Flaws found in bidding on reconstruction contracts in Iraq

Tuesday, June 10, 2003

WASHINGTON -- The bidding on Iraqi postwar reconstruction contracts at the U.S. Agency for International Development is flawed, with the education contract essentially awarded without competition, an internal investigation concluded.

The total contract to Creative Associates International is worth $157 million, including optional extensions, the USAID inspector general's office said.

The office made public Monday the second of a series of inquiries into the limited bid awards of contracts for Iraqi capital construction, airports, seaports, local governance, primary and secondary education and others.

In a memorandum dated June 6, the office said its review on the contract to rebuild Iraq's education sector found:

Five contractors were invited to bid, but only one did. That company also brought in as subcontractors three of the firms invited to bid. The conclusion is that there was essentially no competitive bidding at all.

USAID did not adequately document how it selected the five contractors invited to bid, and didn't have a clear methodology for the selection process.

Four months before the request for bids, a representative from the company awarded the contract attended an agency forum on Iraq's education sector. It was the only one of the five companies invited to bid on the contract that was represented at the forum. The inspector general's office could not determine whether that company had been given an unfair competitive advantage. The other companies invited to bid were given only two weeks' notice to submit their bids.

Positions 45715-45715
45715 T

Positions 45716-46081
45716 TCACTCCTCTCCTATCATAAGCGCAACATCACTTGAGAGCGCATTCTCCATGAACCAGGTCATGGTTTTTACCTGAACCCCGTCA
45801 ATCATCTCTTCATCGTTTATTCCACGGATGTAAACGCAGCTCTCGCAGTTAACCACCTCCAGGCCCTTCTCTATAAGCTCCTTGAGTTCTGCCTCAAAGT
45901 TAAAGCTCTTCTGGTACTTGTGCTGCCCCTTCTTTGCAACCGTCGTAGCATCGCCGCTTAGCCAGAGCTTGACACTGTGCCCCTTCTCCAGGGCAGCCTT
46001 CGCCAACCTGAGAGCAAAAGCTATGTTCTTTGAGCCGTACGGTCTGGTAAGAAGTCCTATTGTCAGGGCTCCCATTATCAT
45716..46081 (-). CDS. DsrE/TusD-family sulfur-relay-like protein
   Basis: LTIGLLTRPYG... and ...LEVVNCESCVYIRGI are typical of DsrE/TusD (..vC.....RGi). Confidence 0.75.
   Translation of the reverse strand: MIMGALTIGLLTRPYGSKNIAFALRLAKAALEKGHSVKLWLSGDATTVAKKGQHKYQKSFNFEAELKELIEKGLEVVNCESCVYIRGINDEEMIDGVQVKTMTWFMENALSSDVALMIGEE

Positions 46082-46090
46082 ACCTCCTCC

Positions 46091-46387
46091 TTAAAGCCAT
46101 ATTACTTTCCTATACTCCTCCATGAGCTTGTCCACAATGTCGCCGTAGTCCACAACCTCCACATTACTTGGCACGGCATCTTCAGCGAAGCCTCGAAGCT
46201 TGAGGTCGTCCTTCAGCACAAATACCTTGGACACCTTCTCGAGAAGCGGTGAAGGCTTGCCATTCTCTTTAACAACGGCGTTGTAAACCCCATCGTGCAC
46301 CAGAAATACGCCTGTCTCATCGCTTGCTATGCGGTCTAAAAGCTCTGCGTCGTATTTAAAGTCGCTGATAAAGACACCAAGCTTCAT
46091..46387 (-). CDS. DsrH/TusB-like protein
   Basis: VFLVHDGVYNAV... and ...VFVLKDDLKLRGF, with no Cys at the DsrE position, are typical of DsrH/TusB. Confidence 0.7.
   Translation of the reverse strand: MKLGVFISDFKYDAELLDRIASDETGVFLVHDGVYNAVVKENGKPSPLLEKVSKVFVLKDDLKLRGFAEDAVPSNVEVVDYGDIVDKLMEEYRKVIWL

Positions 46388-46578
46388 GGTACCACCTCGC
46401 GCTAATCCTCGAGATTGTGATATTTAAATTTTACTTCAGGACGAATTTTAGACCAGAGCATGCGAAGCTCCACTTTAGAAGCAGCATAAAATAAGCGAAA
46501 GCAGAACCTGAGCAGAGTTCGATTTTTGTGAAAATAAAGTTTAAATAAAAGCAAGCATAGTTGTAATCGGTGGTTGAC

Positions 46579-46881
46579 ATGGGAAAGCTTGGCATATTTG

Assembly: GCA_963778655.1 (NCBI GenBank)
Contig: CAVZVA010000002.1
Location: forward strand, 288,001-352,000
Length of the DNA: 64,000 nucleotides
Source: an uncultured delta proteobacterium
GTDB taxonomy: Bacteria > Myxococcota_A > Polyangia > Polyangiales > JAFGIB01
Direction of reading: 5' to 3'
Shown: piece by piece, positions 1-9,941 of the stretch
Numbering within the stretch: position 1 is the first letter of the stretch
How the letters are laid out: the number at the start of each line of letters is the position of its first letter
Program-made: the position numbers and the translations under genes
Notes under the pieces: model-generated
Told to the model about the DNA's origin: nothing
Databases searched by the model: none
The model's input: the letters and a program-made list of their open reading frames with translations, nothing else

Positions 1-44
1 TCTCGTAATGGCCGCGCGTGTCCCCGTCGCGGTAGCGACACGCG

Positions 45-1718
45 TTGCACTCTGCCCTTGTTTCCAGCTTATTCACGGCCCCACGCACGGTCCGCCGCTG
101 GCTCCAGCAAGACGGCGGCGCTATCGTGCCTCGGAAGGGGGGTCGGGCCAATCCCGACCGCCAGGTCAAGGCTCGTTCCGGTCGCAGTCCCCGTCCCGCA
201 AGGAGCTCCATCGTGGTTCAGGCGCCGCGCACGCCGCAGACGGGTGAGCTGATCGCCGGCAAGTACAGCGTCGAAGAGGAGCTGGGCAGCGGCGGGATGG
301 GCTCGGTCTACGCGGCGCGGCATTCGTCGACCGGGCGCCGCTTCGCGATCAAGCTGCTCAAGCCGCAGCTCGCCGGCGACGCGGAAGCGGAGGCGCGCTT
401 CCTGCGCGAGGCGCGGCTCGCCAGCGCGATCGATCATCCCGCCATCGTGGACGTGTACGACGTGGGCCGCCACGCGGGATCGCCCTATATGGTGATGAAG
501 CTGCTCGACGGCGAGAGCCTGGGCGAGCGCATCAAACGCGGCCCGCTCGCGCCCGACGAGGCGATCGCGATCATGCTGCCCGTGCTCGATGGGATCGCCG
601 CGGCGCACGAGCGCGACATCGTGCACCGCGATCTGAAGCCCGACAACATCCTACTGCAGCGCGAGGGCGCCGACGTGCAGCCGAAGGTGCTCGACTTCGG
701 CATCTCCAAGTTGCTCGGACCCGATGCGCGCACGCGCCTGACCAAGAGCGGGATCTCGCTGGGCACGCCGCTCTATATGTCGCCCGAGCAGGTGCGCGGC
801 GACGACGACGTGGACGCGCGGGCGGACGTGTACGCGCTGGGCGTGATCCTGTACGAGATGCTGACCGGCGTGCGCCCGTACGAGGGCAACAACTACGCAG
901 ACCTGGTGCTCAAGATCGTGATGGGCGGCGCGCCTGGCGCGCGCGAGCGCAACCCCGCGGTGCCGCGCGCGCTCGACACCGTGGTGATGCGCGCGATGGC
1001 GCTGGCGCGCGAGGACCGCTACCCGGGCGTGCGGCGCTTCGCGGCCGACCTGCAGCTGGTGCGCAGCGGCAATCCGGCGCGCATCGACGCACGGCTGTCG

USAID is in the process of awarding 10 or more contracts for Iraq reconstruction. As of Friday, USAID had awarded seven contracts worth $985 million for personnel support, seaport administration, local governance, education, capital construction, health and airports administration.

Closer oversight of the bidding process is needed, said Sen. Joe Lieberman of Connecticut, senior Democrat on the Government Affairs Committee and a presidential contender.

Without competitive bidding, the contracts could cost millions of dollars more than necessary, Lieberman said.

The inspector general's office recommended that USAID's procurement office conduct a full review of the contract award process to determine whether an unfair competitive advantage was given in the Iraq education sector.

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